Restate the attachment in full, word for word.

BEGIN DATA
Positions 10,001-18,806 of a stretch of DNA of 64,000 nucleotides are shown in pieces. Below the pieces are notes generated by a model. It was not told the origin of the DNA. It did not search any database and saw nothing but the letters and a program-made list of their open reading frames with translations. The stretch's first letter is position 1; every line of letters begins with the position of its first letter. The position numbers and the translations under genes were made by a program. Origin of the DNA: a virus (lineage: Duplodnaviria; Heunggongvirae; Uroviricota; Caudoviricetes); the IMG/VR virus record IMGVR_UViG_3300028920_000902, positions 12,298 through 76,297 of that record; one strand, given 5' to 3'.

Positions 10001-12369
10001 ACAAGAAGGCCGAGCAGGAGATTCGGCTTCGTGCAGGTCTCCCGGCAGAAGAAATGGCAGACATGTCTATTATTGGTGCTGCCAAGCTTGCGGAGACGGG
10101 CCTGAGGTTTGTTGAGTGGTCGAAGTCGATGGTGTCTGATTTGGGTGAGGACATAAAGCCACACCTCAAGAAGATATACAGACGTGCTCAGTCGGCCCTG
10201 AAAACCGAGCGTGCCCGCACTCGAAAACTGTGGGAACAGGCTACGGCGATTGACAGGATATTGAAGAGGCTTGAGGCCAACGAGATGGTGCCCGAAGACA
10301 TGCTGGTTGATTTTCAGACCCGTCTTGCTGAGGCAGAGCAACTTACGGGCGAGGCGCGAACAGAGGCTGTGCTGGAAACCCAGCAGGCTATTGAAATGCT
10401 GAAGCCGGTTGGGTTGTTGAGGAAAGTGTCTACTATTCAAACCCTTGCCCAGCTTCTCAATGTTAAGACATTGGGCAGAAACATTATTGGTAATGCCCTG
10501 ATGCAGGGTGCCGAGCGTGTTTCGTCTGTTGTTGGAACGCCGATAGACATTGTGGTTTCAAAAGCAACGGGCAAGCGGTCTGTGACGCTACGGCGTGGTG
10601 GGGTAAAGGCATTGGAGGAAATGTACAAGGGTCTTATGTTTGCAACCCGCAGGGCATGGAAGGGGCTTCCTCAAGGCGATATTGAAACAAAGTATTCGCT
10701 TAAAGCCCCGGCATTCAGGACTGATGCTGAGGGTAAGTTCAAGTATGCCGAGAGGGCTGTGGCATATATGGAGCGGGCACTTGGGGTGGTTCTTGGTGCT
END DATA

Positions 10,001-18,806 of a stretch of DNA of 64,000 nucleotides are shown in pieces. Below the pieces are notes generated by a model. It was not told the origin of the DNA. It did not search any database and saw nothing but the letters and a program-made list of their open reading frames with translations. The stretch's first letter is position 1; every line of letters begins with the position of its first letter. The position numbers and the translations under genes were made by a program. Origin of the DNA: a virus (lineage: Duplodnaviria; Heunggongvirae; Uroviricota; Caudoviricetes); the IMG/VR virus record IMGVR_UViG_3300028920_000902, positions 12,298 through 76,297 of that record; one strand, given 5' to 3'.

Positions 10001-12369
10001 ACAAGAAGGCCGAGCAGGAGATTCGGCTTCGTGCAGGTCTCCCGGCAGAAGAAATGGCAGACATGTCTATTATTGGTGCTGCCAAGCTTGCGGAGACGGG
10101 CCTGAGGTTTGTTGAGTGGTCGAAGTCGATGGTGTCTGATTTGGGTGAGGACATAAAGCCACACCTCAAGAAGATATACAGACGTGCTCAGTCGGCCCTG
10201 AAAACCGAGCGTGCCCGCACTCGAAAACTGTGGGAACAGGCTACGGCGATTGACAGGATATTGAAGAGGCTTGAGGCCAACGAGATGGTGCCCGAAGACA
10301 TGCTGGTTGATTTTCAGACCCGTCTTGCTGAGGCAGAGCAACTTACGGGCGAGGCGCGAACAGAGGCTGTGCTGGAAACCCAGCAGGCTATTGAAATGCT
10401 GAAGCCGGTTGGGTTGTTGAGGAAAGTGTCTACTATTCAAACCCTTGCCCAGCTTCTCAATGTTAAGACATTGGGCAGAAACATTATTGGTAATGCCCTG
10501 ATGCAGGGTGCCGAGCGTGTTTCGTCTGTTGTTGGAACGCCGATAGACATTGTGGTTTCAAAAGCAACGGGCAAGCGGTCTGTGACGCTACGGCGTGGTG
10601 GGGTAAAGGCATTGGAGGAAATGTACAAGGGTCTTATGTTTGCAACCCGCAGGGCATGGAAGGGGCTTCCTCAAGGCGATATTGAAACAAAGTATTCGCT
10701 TAAAGCCCCGGCATTCAGGACTGATGCTGAGGGTAAGTTCAAGTATGCCGAGAGGGCTGTGGCATATATGGAGCGGGCACTTGGGGTGGTTCTTGGTGCT